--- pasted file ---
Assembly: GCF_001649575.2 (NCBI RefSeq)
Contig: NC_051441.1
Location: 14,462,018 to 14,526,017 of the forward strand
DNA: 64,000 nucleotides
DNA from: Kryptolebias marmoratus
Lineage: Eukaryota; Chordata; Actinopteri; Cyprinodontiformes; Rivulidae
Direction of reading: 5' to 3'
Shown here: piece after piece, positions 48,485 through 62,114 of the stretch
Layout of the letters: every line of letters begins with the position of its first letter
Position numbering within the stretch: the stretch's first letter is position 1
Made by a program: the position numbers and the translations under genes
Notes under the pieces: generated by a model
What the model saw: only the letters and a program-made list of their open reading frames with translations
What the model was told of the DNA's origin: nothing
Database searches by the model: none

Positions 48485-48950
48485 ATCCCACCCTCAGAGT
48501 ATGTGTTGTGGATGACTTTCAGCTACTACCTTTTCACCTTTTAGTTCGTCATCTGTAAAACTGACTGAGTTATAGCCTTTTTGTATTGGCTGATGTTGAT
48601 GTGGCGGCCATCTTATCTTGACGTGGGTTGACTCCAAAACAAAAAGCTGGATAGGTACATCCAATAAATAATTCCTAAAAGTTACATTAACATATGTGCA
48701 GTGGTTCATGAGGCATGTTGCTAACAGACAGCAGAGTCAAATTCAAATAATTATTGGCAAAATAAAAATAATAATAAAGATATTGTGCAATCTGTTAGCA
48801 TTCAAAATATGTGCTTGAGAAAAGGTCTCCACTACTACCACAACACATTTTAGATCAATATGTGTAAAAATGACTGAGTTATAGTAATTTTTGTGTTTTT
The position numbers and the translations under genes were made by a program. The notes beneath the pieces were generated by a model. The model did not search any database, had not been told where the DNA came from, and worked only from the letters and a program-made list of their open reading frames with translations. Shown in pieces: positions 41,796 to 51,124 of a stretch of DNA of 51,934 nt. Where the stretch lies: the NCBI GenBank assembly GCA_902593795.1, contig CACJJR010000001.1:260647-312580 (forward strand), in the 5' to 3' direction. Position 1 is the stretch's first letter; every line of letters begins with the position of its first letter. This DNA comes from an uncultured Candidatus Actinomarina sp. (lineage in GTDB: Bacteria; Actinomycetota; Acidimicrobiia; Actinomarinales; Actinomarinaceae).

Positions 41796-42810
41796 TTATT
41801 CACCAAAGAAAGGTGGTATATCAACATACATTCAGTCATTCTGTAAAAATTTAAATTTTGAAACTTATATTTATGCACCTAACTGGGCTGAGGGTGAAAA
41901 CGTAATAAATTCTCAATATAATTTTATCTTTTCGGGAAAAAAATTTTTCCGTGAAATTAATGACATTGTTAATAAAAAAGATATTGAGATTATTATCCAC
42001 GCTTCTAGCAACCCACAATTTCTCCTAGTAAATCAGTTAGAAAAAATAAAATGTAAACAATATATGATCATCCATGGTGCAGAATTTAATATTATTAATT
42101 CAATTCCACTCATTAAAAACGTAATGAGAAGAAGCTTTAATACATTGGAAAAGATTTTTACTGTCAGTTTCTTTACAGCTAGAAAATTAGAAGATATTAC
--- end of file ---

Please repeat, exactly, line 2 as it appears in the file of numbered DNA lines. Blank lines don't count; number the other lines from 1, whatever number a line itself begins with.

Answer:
Contig: NC_051441.1